This directive represents a significant advancement in intellectual property law, as it finally harmonizes the contractual framework between authors, performers, and the operators of their works or performances, including broadcasters, content providers, or major digital platforms.

In particular, Articles 18 to 23 of the Directive establish new rights and aim to strengthen the position of authors and performers in their contracts with these platforms. One of the main novelties of the directive includes the right of authors and performers to receive fair and proportionate remuneration for the exploitation of their works and performances. This seeks to correct the current imbalance where digital platforms derive significant economic benefits while creators receive minimal or no compensation.

The Directive also introduces measures to improve contractual transparency, obliging platforms and other content exploiters to provide authors and performers with detailed information on the use of their works and the revenues generated. This enables creators to better assess the value of their works and negotiate fairer contracts.

Is intellectual property in conflict with Artificial Intelligence?

On the other hand, the rapid advancement of artificial intelligence (AI) is transforming numerous fields, and intellectual property (IP) legislation is no exception. These developments pose new challenges and legal questions, especially in the realm of intellectual property law and the identification of the inventor in inventions created by AI, known as AI patents.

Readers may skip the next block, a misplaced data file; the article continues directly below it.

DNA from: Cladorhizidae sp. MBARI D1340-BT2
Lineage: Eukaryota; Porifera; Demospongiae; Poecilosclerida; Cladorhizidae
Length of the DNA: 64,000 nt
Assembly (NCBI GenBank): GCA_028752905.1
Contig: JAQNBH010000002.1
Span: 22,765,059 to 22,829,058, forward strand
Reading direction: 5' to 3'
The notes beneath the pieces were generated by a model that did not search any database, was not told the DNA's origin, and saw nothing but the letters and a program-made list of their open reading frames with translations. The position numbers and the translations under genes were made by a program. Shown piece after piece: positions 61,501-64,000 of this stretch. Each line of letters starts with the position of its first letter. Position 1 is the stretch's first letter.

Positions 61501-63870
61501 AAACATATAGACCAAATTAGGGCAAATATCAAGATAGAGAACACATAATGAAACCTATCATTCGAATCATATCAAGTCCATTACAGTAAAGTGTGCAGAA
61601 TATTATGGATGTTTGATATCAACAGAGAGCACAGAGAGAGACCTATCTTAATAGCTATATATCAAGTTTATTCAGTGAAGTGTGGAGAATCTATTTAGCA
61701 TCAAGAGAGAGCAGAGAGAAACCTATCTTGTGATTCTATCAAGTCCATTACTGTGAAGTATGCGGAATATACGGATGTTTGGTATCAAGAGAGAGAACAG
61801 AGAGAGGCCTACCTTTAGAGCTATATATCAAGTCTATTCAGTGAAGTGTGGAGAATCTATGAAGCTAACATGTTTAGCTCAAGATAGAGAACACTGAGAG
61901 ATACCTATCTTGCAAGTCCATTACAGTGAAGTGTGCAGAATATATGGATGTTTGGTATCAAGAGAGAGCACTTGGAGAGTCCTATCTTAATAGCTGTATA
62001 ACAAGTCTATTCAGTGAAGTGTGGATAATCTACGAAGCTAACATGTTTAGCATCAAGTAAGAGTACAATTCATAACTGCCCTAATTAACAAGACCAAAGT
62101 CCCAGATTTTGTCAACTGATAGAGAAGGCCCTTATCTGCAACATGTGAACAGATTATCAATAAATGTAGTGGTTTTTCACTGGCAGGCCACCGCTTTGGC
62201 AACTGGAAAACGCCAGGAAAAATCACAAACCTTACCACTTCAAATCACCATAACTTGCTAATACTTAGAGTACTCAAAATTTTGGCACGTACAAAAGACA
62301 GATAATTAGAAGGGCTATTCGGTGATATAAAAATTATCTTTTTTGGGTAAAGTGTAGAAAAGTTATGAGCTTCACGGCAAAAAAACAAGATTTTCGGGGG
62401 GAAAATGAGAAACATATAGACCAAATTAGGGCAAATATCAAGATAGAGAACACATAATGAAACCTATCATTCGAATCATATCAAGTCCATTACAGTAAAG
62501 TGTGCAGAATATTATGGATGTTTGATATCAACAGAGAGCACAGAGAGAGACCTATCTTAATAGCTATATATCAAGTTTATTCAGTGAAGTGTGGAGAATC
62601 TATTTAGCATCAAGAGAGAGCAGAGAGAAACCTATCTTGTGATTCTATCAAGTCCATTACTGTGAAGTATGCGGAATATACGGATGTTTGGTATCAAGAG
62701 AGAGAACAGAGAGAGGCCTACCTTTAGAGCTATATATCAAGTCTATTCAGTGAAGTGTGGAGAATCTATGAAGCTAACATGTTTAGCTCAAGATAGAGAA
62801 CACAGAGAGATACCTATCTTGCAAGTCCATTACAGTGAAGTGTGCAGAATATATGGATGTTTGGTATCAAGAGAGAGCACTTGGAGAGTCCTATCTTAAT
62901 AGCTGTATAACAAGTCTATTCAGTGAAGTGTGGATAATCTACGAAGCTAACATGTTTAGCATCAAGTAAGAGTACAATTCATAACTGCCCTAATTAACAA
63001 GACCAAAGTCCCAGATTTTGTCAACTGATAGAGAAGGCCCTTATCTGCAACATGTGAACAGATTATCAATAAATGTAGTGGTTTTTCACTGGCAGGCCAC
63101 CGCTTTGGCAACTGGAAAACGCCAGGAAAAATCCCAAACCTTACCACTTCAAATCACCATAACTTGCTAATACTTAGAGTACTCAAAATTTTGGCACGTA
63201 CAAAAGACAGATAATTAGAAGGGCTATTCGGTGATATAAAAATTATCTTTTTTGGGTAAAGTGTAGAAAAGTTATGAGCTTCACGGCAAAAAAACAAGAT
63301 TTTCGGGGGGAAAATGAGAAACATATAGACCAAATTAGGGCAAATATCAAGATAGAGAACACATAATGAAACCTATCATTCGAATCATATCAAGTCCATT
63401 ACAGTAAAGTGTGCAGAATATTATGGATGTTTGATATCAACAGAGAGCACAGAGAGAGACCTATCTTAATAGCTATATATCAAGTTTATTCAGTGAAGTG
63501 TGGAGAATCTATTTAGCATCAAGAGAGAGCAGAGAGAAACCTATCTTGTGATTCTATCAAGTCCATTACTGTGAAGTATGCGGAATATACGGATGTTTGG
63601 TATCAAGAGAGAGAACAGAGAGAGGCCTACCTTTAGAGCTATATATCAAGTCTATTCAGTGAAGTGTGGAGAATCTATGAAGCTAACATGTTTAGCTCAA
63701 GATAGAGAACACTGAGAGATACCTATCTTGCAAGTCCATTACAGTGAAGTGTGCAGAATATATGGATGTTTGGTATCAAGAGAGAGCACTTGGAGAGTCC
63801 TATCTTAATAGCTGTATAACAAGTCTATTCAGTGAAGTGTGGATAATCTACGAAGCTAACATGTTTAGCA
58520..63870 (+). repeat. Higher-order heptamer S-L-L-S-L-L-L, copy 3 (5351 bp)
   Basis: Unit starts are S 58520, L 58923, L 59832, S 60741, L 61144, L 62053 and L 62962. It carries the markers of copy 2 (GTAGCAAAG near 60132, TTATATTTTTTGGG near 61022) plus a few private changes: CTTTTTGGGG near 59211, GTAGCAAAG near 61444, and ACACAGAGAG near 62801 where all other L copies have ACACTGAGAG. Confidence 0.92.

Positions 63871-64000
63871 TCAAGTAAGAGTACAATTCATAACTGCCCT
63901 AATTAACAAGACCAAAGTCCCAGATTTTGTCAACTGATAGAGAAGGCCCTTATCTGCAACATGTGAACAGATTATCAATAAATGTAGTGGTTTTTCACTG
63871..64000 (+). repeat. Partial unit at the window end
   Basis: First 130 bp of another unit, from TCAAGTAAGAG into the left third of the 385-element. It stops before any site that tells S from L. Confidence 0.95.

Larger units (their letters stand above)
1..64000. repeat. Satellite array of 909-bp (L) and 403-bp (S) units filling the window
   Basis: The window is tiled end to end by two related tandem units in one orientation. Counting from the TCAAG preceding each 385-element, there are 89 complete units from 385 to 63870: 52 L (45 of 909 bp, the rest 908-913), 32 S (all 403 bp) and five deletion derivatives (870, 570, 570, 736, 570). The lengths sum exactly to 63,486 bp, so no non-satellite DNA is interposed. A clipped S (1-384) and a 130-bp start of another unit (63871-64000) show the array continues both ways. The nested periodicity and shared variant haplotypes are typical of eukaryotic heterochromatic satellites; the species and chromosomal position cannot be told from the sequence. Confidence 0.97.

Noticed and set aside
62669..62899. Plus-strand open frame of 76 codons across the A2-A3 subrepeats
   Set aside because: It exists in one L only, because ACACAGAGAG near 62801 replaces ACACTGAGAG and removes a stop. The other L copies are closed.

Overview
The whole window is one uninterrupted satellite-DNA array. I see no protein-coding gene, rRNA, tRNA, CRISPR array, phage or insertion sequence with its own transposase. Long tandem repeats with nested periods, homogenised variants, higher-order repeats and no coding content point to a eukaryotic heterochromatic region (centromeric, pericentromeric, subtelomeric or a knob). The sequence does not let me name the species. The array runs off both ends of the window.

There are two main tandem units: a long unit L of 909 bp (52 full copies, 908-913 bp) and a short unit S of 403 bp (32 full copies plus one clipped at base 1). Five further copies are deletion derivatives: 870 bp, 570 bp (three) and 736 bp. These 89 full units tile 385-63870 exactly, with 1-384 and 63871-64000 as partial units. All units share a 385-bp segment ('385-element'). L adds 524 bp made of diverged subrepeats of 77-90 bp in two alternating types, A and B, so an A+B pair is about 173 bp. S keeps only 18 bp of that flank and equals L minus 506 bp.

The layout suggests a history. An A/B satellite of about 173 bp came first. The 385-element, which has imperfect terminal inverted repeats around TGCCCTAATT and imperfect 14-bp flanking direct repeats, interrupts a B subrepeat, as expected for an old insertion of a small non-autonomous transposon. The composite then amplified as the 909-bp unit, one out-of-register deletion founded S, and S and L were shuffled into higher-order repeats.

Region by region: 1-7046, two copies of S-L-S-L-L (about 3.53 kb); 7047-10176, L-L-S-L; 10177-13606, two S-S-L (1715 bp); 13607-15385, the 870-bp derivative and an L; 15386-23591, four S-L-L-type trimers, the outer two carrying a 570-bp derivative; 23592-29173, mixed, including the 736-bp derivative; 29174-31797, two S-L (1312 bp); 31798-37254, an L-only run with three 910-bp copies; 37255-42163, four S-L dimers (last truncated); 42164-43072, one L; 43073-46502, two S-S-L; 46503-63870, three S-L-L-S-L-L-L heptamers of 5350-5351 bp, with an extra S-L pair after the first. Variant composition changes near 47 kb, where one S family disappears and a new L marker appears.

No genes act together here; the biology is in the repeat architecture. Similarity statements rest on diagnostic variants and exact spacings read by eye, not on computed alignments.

One of the main issues in this area is the patentability or registrability of works or inventions created by AI machines. The question arises of who should be recognized as the author or inventor: the AI machine that generated the invention or the human who programmed and trained such machine? This issue has started to concern intellectual property offices and courts internationally. Despite advancements, AI has not yet reached a level of autonomy that makes human collaboration completely unnecessary in these creations.

Regarding this topic, you can read our dedicated article on the relationship between Artificial Intelligence and Intellectual Property for more information.

At ISERN, we understand and tackle the challenges of intellectual property law

We have 100 years of experience in the registration and protection of trademarks, patents, designs, and works eligible for copyright. In this regard, we design innovative strategies for the effective protection of your intangible assets, based on Legaltech.

We have more than 150 expert professionals. Our leadership is confirmed by managing over 350,000 cases and serving more than 40,000 clients worldwide. Contact us and visit any of our 12 offices in major cities across Spain. We provide efficient support in addressing current challenges in intellectual property law!